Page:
Transformative pathways forward

Governance of trade systems needs to allow for food sovereignty when over-dependence on international trade creates vulnerabilities, for example, a limited number of trade partners34. This can be achieved by, for example, providing incentives to producers to connect to diverse markets at different scales, including the local scale. At the same time, strengthening subnational and national trade networks, including informal trade structures, can also be key to foster connectivity and secure food availability36.

Furthermore, the role of alternative trade structures during times of disturbance could be thoroughly considered, such as strategic agreements among trade partners to include dormant links. These are structures of international trade that could be activated in times of crisis but that would remain dormant otherwise to avoid undermining local and regional markets, for example, international food aid and national food stockpiles such as granaries. This would require shifting focus from international trade as a mechanism to increase economic profit to a more holistic perspective balancing economic and social goals as a resilience-oriented strategy for facing uncertainty.

Inequity and governance

Although equity is central to all of the aching points described above, we now highlight equity in the context of governance and decision making. Current dynamics in food systems governance heavily contribute to profound injustices in terms of access to affordable and healthy food, markets and technology that support the needs of all. These dynamics also contribute to negative environmental and socioeconomic outcomes within food systems39.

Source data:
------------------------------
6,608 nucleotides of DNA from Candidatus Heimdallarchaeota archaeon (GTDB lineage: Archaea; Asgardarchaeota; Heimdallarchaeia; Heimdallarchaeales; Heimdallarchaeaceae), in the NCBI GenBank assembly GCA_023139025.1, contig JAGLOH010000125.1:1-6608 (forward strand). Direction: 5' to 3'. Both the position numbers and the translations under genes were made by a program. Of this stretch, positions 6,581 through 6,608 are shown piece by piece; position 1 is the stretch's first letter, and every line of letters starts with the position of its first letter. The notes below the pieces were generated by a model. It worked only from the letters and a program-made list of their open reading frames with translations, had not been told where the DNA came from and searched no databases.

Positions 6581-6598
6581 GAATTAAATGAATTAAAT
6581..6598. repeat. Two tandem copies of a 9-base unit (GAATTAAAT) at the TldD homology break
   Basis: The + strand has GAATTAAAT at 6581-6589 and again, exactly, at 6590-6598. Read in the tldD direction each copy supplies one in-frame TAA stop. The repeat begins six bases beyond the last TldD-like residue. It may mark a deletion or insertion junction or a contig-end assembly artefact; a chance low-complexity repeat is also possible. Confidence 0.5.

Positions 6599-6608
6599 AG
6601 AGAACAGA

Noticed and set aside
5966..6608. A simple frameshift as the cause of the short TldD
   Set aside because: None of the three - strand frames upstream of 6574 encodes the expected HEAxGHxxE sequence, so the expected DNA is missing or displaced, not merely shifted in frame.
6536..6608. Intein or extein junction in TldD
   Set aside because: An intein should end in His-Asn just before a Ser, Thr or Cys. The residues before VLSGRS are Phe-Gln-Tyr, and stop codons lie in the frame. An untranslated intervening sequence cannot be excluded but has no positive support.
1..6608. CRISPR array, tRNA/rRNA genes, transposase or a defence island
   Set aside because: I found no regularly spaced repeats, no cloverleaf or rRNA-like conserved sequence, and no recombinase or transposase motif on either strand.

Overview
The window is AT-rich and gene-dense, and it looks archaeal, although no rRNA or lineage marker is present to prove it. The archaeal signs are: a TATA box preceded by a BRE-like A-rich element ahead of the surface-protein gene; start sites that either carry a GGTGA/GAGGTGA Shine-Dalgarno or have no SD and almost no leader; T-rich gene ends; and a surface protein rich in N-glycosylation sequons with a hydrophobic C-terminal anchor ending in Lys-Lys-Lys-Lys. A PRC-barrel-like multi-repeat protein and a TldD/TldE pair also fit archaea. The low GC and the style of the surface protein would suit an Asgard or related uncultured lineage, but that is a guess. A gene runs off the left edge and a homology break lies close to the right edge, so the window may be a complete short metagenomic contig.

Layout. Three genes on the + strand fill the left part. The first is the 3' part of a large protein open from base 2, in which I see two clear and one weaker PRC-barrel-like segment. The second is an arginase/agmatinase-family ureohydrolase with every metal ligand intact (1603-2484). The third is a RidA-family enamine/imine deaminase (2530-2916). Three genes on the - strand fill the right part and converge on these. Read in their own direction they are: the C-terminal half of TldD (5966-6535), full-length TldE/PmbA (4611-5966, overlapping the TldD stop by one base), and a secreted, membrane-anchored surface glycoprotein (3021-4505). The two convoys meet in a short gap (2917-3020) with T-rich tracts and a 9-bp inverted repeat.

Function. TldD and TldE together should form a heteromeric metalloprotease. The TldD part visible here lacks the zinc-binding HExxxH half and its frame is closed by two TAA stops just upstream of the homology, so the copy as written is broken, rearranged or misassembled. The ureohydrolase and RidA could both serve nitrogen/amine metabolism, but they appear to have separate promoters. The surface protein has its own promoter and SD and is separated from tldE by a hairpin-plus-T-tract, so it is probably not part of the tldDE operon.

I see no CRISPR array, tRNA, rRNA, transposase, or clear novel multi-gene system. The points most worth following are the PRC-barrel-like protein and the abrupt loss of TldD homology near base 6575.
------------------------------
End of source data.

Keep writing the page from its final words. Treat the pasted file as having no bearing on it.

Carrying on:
Archetypal local perspectives

The consolidation of actors across the global food systems has been identified as a substantial problem40, for example, leading to an uneven distribution of benefits41. Powerful global actors may receive the greatest share of benefits resulting from contemporary food system activities42.

Archetypal global perspectives

In contrast, the consolidation of actors in food systems can also allow for more efficiency-oriented value chains. This includes consolidation of decision making within food supply chains43, and in international governance bodies (for example, the World Trade Organization and the World Bank). Global governance structures can be used to address market failures that arise due to international challenges (for example, greenhouse gas emissions and trade)44. These global structures can also be justified by ethical goals, such as the goal for the international community to support one another in times of crisis44.

Resilience reframing

Inequitable power relations are found at all levels of food systems, meaning scale-oriented solutions miss core drivers of inequity2,41. In resilient food systems, power and benefits must be equitably distributed among the actors in different sectors and at different scales of the system. The resilience principles of polycentric governance and broad participation speak to equitable power dynamics at all scales9.

Transformative pathways forward